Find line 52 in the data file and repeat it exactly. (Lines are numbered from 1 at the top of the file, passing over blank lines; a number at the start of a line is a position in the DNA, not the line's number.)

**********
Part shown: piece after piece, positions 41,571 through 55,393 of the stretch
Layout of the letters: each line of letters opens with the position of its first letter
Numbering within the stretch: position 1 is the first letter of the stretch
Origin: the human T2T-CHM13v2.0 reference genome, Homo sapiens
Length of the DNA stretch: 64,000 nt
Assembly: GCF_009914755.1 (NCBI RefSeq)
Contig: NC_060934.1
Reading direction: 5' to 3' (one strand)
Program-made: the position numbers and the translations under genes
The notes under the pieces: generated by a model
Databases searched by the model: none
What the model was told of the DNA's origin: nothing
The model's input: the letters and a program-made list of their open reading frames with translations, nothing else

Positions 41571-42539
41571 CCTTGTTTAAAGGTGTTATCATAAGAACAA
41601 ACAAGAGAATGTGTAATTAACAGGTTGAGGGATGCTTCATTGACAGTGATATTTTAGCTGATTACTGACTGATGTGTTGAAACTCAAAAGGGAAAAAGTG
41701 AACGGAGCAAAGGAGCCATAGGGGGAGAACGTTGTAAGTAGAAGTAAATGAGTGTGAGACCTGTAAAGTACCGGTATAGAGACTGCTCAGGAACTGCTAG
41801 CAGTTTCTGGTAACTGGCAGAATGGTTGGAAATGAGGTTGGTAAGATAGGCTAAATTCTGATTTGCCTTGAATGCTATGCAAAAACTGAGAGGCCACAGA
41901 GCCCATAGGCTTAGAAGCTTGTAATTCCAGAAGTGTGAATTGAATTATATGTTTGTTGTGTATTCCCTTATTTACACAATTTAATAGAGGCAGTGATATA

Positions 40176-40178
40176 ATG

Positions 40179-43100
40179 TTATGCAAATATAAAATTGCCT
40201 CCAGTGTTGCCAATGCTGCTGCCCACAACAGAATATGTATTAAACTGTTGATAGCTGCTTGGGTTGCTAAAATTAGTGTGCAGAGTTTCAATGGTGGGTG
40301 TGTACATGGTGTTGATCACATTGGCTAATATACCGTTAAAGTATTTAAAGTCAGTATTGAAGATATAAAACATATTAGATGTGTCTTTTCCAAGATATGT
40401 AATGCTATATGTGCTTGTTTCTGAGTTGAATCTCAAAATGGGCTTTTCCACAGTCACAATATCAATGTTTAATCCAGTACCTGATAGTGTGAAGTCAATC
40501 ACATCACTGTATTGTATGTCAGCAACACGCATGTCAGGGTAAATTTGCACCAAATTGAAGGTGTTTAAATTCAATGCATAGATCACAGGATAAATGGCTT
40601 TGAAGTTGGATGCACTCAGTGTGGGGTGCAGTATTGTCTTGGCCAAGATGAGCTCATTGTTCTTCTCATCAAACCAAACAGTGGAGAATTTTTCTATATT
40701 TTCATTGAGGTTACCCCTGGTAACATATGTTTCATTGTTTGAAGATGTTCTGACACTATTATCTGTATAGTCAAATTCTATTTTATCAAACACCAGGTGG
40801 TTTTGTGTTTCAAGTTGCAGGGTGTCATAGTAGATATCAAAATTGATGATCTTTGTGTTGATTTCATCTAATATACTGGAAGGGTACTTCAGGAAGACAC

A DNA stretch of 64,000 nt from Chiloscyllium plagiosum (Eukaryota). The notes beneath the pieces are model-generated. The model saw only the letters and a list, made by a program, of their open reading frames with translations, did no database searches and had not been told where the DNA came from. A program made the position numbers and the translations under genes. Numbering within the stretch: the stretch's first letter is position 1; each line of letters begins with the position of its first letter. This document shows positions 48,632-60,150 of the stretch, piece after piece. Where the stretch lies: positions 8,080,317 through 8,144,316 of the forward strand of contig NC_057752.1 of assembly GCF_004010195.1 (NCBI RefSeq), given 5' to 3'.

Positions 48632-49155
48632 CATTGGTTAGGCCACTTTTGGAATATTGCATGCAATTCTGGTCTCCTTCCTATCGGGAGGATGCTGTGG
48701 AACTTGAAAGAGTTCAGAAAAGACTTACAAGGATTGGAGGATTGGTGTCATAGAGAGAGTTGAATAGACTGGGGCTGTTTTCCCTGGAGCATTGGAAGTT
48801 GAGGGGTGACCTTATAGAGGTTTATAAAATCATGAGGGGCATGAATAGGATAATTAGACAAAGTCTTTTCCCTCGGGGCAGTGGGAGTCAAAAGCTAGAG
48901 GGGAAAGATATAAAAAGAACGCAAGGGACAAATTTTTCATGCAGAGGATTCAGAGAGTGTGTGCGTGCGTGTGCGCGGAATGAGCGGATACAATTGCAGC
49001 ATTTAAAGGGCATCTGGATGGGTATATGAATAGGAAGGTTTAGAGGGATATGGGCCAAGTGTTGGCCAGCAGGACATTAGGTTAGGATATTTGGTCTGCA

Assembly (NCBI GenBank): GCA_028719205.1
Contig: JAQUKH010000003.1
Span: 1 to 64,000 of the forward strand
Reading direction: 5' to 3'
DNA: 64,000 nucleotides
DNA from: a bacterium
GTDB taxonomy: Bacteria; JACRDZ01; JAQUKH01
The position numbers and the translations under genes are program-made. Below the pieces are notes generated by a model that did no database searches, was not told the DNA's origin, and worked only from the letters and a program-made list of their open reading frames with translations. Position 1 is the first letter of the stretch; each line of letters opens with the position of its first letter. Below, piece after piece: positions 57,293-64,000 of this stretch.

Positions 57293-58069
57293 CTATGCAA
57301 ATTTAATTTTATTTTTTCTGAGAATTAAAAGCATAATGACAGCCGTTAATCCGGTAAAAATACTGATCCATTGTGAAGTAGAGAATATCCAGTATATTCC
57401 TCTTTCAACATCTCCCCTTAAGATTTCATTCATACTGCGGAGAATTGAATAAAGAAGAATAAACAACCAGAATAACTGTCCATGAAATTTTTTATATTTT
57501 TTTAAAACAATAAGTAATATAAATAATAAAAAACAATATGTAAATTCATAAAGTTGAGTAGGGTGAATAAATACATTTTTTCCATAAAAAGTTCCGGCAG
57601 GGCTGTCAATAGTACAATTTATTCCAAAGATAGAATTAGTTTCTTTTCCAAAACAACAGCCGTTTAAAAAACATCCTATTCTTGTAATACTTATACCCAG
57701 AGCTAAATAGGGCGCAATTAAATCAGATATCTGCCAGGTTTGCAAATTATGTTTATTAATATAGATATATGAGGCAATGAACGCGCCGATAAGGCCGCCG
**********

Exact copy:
57701 AGCTAAATAGGGCGCAATTAAATCAGATATCTGCCAGGTTTGCAAATTATGTTTATTAATATAGATATATGAGGCAATGAACGCGCCGATAAGGCCGCCG